“The launch of the Data Journalism Handbook next week is the result of a unique journalistic collaboration…The book’s contributors are a who’s who of data journalism. There are pieces by data journalists from the BBC, the Chicago Tribune, the Financial Times, Propublica and the New York Times. And that’s besides contributions from three of us at the Guardian.”
This week I started volunteering my time and skills at the Norwood News, a bi-weekly community newspaper serving the northwest Bronx communities of Norwood, Bedford Park, North Fordham and University Heights. The Norwood News is also part of the Bronx News Network, a series of community papers serving various neighborhoods in the West Bronx.
One of the projects I’m working on is a series of maps of various districts in the Bronx, starting with city council districts.
The first map was to be a simple graphic with no animation or interactivity. The second would be a map of all the city council districts in the Bronx, with clickable regions and information boxes for each district.
After about 45 mins of tinkering, I realized that method wouldn’t work. At the size that was required for the paper, I couldn’t get enough detail for people to easily figure out where the district lines were.
My next attempt was to start drawing the districts in Google Maps. By hand. (Using the My Maps Shape function)
I got frustrated enough with that to do what I should have done at the beginning: send out the call on Twitter asking for maps.
Derek Willis was kind enough to respond with the shapefiles from the New York City Department of City Planning. (A later search gave me this response to a question on Yahoo! Answers, with a long list of maps.)
Now, one of the reasons this hadn’t occurred to me before is that I’ve never really worked with GIS data before. I don’t have any software for it, and neither does the Norwood News.
So at this point I had to get the shapefiles into a format I could actually work with, preferably KML, which works with Google Maps.
A quick Google search brought me to Conversion of Shapefile to KML : An overview of tools available. It looked like my only option would be GeoCommons, a free online tool that lets users upload data and create maps from it.
GeoCommons will also provide a downloadable version of the data is CSV or KML format.
After downloading the KML file and uploading it to my own server, I plugged the link into Google Maps to take a look at what I had: city council districts for New York City.
Now I needed to narrow it down to just Bronx districts. A simple matter of removing the districts I didn’t need from the KML file, which conveniently labeled each data set with the correlating district number.
In the end, this project probably took 5 or 6 hours. If I hadn’t been muddling around so much, I could have done it in one or two. But now I have a file of all the Bronx districts in KML, which can be altered to remove or add as much information as I want. And to see it, I just have to enter the URL for my KML file into Google Maps.
I’ve missed doing this kind of work (lately I’ve been doing more writing and very basic computing tasks) and really look forward to doing more projects like this one at the Norwood News.
New York City is in the process of opening a whole lot of data to developers as part of the BigApps competition.
Contestants will be asked to develop functional digital applications that will facilitate the dissemination of and greater access to publicly available City data. NYCEDC will manage the competition (including logistics and promotion) and the Department of Information Technology and Telecommunications (DoITT) will coordinate the formatting and release of selected City data to the public. The BigApps Competition will help to make City government more transparent, accessible and accountable and stimulate innovation in information technology that could lead to new businesses and job creation.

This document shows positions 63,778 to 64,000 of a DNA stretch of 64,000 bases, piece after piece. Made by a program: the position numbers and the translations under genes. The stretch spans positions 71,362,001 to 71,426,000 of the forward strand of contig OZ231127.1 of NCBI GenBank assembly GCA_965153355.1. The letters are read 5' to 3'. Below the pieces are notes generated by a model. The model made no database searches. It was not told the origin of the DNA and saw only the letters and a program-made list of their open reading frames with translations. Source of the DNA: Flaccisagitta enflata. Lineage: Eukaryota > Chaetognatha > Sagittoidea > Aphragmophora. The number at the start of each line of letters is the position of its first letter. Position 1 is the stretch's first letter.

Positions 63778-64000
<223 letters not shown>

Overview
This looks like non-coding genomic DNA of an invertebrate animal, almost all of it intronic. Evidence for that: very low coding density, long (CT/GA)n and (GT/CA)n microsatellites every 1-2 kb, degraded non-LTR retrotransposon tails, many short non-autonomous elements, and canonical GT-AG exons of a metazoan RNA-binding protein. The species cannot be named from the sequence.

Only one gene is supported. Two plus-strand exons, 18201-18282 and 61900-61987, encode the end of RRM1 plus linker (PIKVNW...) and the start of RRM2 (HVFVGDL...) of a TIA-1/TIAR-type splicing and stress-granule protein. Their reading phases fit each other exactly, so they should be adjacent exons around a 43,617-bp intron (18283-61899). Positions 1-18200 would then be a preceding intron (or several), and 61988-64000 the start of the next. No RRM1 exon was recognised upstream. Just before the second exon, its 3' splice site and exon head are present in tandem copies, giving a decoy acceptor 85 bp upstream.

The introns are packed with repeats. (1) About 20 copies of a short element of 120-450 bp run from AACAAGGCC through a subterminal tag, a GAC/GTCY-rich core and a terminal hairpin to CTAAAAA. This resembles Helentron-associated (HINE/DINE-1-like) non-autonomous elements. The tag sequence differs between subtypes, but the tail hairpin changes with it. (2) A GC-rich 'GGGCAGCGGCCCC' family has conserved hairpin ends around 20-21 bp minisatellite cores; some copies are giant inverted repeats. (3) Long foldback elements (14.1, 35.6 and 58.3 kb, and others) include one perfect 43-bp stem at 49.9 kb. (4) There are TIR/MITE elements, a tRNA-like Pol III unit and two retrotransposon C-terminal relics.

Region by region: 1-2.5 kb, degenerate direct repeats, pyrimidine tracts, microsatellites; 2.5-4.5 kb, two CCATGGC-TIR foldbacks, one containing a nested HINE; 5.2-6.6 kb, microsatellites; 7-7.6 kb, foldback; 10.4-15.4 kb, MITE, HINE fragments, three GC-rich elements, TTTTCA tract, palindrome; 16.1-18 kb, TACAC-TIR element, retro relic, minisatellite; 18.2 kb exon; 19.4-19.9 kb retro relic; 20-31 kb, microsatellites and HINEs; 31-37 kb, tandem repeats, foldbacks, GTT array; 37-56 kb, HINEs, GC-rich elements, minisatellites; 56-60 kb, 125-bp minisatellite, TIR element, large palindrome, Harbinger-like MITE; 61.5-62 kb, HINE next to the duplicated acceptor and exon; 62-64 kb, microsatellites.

In order to do this, developers have to send in a request for data
These descriptions should provide as much detail as possible about the type and level of data desired. In addition, respondents are requested to describe how they envision the data being used in software applications that provide a useful service to City residents, visitors and government.
The Open Government NYC Meetup group is running BigAppsDevCamp, a workshop to help developers navigate the system of requests and proposals required by the city. They are also collecting project ideas.
Today, I saw an example of where New York should be heading. Infosthetics pointed out San Fransisco’s open data initiatives, including DataSF and San Francisco CrimeSpotting.
DataSF is an online repository of datasets available from the City & County of San Francisco. Similar to the goals of the data.gov and USASpending.gov initiatives, DataSF aims to improve access to data, help the community create innovative apps, understand what datasets the public likes to see, and receive feedback on the quality of the data. Included data ranges from all the trees located in the San Francisco streets (planting date, species, and location) to all its building permits or complaints.
In my opinion, that’s how New York should be running this competition. Don’t make developers try to guess how detailed your data is, or what you are collecting. I’m hoping there is an enterprising developer out there is who requesting ALL NYC data and will then make it all available to the public.
I feel almost as if Mayor Bloomberg saw my previous post about NYC data.The Sixth Annual Personal Democracy Forum (PDF) began yesterday. (Recap) The forum is examining the convergence of new media and politics, and includes speakers such as Craig’s List’s Craig Newmark, Twitter’s Jack Dorsey, venture capitalist Esther Dyson, new media evangelist Jeff Jarvis, and FiveThirtyEight’s Nate Silver.
Among the topics being discussed are:
- State-of-the-art online politics and advocacy
- Designing .gov for participation
- Twitter as a platform for organizing and fundraising
- The future of political journalism, blogging and network media